Breaking Through The Transformation Trap: Rethinking Enterprise Transformation With A Platform Approach

Boardroom conversations usually reserved for large tech transformations now focus on the shiny new thing on the block – generative AI (Gen AI). Everyone’s trying to figure out how to ride this Gen AI wave and see what magic it can work for their business. Unfortunately, their thinking is still stuck in the past.

“We cannot solve our problems with the same thinking we used when we created them.” – Albert Einstein


Rethink Or Sink: New Rulebook For Tech Adoption In The AI Age


We’ve all seen it play out before. When robotic process automation (RPA) first hit the scene, most companies wanted “proof of concepts” (POCs). “Does this even work for us?” Then, a few years ago, it was the same thing with IDP—everyone was in the “try-before-you-buy” mindset.

But here’s where some businesses trip up: they’re still stuck on that old model, tackling little tasks here and there without seeing the big picture. Sure, automating a bunch of processes feels like progress, but is it really making waves? The real MVPs, like Amazon or those killer fintech startups, get it. They focus on perfecting entire user journeys from start to finish.

They think about scale at an enterprise level. They aren’t just focused on one-off use cases. They look at game-changing transformations that amp up value and ROI. They link tech changes directly to business outcomes, like better service and faster responses. That’s how they dominate.

With Gen AI on the horizon, companies wanting to dominate their niches must shake off that “POC-first” mindset that creates siloes and think end-to-end transformation. Especially because, unlike standalone tools like RPA, Gen AI isn’t just plug-and-play.

You’ve got to set up the whole digital playground for it. That means taming your unstructured data and integrating AI insights into your workflows. People won’t toggle between systems just to get AI insights. It might work in individual pockets, but if you try to scale it, it’ll break.


What Is Holding Your Digital Transformation Efforts Hostage?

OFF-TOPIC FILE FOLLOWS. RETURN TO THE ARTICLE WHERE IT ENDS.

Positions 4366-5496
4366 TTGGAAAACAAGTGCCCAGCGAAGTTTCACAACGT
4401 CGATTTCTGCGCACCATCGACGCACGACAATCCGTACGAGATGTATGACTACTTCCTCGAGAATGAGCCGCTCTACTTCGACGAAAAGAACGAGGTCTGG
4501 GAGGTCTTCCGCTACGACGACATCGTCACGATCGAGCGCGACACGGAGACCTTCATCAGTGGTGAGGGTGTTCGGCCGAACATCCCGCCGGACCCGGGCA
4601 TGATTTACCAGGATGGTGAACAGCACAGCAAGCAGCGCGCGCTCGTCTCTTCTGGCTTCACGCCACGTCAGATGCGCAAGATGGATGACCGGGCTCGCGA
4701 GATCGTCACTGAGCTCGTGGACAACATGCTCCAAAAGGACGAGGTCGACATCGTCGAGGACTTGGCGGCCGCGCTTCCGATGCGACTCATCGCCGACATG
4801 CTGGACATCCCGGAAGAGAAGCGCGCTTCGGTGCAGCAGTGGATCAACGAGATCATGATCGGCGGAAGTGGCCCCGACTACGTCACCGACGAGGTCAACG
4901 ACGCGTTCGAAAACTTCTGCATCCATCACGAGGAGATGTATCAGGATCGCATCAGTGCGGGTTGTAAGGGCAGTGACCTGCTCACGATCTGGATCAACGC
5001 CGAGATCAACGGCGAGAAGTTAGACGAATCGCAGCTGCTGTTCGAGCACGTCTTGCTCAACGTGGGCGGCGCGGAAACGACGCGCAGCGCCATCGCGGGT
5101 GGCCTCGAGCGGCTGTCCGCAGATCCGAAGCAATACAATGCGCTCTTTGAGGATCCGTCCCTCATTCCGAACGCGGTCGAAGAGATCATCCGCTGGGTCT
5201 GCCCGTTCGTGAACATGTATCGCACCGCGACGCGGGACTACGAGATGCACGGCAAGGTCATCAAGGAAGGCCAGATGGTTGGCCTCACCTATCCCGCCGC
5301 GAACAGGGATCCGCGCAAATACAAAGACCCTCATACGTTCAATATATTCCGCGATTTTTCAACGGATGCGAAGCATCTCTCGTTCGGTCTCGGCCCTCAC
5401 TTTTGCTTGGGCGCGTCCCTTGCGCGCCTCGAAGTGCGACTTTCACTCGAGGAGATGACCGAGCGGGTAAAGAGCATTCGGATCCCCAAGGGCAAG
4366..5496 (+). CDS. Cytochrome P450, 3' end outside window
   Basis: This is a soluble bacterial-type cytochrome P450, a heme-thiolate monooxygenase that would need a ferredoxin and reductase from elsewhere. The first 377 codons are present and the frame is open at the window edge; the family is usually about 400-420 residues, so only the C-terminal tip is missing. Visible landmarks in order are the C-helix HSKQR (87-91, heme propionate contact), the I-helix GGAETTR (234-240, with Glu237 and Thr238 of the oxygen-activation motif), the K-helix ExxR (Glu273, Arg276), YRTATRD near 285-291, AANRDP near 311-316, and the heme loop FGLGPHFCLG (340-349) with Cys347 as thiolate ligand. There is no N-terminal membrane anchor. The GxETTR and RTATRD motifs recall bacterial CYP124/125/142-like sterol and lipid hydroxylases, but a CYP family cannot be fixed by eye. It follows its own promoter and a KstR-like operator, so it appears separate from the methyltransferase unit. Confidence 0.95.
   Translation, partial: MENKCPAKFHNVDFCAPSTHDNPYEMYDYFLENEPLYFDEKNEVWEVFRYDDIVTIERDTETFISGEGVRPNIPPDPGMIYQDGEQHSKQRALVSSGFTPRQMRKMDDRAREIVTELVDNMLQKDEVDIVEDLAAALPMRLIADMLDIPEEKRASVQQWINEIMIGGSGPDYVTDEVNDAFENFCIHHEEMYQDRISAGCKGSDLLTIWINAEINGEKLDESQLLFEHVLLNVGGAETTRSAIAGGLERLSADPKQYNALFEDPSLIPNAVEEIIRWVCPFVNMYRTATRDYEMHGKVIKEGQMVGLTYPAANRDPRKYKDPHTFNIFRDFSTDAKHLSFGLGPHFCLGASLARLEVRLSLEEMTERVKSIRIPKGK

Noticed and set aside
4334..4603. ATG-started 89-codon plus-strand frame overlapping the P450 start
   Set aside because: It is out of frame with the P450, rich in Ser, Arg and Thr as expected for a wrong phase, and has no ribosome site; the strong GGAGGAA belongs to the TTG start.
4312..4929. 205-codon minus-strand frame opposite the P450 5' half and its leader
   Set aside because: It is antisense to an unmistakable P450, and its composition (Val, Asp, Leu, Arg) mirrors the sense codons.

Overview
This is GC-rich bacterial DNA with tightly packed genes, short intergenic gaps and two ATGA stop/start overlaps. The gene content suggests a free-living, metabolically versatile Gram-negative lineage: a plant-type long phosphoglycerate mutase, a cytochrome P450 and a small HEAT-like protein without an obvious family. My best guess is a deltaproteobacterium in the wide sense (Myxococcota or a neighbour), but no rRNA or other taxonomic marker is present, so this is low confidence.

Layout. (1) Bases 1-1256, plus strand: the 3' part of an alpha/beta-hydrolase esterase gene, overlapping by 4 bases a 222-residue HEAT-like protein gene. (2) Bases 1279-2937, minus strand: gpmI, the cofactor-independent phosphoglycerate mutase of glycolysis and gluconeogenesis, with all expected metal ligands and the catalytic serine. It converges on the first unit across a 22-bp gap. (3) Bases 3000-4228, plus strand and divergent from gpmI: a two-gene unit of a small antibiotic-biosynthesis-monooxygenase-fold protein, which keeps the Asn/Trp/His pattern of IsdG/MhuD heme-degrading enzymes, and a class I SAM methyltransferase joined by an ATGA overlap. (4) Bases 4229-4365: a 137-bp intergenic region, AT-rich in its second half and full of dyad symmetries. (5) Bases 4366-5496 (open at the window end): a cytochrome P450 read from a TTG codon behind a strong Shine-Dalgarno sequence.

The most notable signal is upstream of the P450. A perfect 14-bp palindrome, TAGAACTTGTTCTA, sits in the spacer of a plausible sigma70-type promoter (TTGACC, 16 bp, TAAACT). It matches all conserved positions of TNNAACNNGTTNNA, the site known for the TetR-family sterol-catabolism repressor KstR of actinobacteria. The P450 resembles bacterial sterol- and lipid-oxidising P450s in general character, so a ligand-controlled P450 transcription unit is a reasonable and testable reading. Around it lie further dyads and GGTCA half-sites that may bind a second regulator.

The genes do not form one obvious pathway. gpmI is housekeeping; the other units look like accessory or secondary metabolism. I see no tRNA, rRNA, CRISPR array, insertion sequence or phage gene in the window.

In a rush to adopt new technologies, companies often succumb to the “Pilot Fallacy.” This is the tendency to try out every new technology just because it’s trending and then trying to find business use cases that fit! This technology-centric approach coupled with point solutions from multiple vendors results in a complex mix of outdated and new systems. Legacy systems persist due to high replacement costs and risks, while new systems struggle to keep pace with business evolution. And so, companies end up with:

People, process, data, network, and technology siloes: Organisational silos are bottlenecks on the road to digital transformation. They isolate information and lead to inefficiencies and confusion. IDC Market Research drops a reality check: companies are bleeding 20-30% of their revenue annually because of these enterprise siloes.

Unscalable point solutions: Point solutions that don’t talk to each other prevent companies from getting a holistic view of the business. These isolated solutions might give you a tactical edge, they are a big drain on time and money. They are a perfect setup for a tech meltdown where too many integration points become weak links. And as every technology evolves, this brittle foundation cannot keep up.

Suboptimal tech investments: As companies zero in on cost efficiencies, they fail to see the innovation potential of digital technologies for strategic differentiation. The success enterprises witness with a few use cases doesn’t necessarily translate to enterprise-wide adoption or larger transformative success.

For instance, McKinsey found that while 90% of companies have launched some flavour of digital transformation, only a third of the expected revenue benefits have been realised.


Platform Thinking: The Pivot You Need To Succeed In An AI-First World